Using Your Hydrometer
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As more and more sugar gets converted to ethanol (which is less dense than water), the hydrometer sinks further and further into the fluid. Water has a specific gravity of 1.0. Beers usually have a final gravity of between 1.005 and 1.015 (although there are many that finish higher). The higher that the beer's finishing gravity, the more sugars are left in the beer and the sweeter it will taste. Beers that finish around 1.005 will be perceived as being "dry" because they have very little residual sugars left. The hydrometer is just one tool you can use. Use it to find problems in mashing, boiling, and fermentation.
Worts that mash-out with too low or too high of a specific gravity will need to be adjusted (or you can choose to leave them alone). You may need to adjust your hop schedule based on the new pre-boil gravity to obtain the same levels of bitterness as the recipe. Too high of a pre-boil gravity can be adjusted with more brewing water. You can adjust your post boil gravity in the same manner, adding extract for low gravities and water for high gravities.
And finally, you will be able chart the progress of your fermentation by watching the specific gravities of the beer as it ferments. You will be able to detect stuck fermentations by a SG that does not finish low enough and does not decrease at all over time. To remedy a stuck fermentation, you can move the beer to a warmer environment, get the yeast back into suspension, pitch more yeast, add more oxygen, or any combination of the above. You can also adjust these things to get a beer to finish attenuating those last few points. It will make a difference in the flavor and mouthfeel of your beer.
How To Read Your Hydrometer:
- Pour your sample into a clear cylinder or "hydrometer jar" that is dry or has been well rinsed with your sample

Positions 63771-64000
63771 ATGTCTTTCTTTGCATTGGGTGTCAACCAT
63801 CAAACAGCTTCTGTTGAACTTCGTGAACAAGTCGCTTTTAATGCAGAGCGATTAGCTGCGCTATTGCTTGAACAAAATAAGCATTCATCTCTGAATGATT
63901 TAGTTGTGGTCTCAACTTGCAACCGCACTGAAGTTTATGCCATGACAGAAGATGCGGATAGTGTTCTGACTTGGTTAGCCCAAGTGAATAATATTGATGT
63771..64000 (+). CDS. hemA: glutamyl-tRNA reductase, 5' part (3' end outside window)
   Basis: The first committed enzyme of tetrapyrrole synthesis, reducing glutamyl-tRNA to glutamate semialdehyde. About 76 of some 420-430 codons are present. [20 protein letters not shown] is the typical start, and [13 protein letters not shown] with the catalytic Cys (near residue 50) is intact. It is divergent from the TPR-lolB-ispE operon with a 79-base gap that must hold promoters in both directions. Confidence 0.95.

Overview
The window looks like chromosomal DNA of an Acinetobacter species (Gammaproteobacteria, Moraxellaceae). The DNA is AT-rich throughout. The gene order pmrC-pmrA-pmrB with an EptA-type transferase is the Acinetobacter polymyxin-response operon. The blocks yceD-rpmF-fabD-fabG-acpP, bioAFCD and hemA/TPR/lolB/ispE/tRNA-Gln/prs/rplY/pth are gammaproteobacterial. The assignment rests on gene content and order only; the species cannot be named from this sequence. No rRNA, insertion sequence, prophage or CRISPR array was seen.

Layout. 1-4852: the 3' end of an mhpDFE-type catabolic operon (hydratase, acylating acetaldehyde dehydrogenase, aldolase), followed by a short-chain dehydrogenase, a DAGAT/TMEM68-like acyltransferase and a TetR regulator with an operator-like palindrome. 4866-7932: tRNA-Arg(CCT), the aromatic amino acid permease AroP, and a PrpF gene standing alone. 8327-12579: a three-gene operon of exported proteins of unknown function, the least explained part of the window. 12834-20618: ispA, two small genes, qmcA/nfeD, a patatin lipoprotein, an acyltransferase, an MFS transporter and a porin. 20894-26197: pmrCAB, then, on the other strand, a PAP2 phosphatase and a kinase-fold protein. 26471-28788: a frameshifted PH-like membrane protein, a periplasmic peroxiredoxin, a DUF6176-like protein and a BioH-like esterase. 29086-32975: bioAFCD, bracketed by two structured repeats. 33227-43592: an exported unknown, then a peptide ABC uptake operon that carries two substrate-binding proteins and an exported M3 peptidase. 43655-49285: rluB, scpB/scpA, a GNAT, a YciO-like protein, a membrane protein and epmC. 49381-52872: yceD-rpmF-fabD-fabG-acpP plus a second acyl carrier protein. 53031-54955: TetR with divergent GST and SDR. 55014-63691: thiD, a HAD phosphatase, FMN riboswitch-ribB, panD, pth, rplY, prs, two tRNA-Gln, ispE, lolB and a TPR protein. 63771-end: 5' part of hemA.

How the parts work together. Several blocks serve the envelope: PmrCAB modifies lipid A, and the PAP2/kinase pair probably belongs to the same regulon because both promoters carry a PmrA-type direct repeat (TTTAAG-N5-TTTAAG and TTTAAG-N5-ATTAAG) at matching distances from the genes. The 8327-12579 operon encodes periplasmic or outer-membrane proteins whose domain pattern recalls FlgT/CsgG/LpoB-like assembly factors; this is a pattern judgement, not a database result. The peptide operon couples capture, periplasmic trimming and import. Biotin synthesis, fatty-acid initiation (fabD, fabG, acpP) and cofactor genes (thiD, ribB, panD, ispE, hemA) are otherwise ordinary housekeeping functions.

- Be sure your sample is well mixed prior to testing
- Immerse the hydrometer in the solution to a point slightly below the point where it naturally floats. Spin the hydrometer to free it from any clinging bubbles which might buoy the instrument. Make sure the hydrometer and liquid are at rest.
- Measure the temperature of the sample. Ideally, the sample's temperature will be equal to the calibration temperature of the hydrometer, generally 60°F. If you cannot avoid temperature differences, use the chart below to adjust the reading.
- Take your reading at eye level. Read at the point where the surface of the liquid crosses the hydrometer.
Calibrate your hydrometer by measuring distilled water at the calibration temperature (usually 60° or 68°F) and apply the correction factor to all readings. When reading specific gravities at temperatures other than the calibration temperature, such as a post-boil gravity at 120°F, use the chart below:
Hydrometer Temperature Correction Table
|Degrees Fahrenheit ||Adjustment to Reading |
|40 ||Subtract .002|
|50 ||Subtract .001 |
|70 ||Add .001 |
|80 ||Add .002 |
|90 ||Add .004 |
|100 ||Add .005 |
|110 ||Add .007|
|120 ||Add .008 |
|Add .010 |
|140 ||Add .013 |
|150 ||Add .015 |
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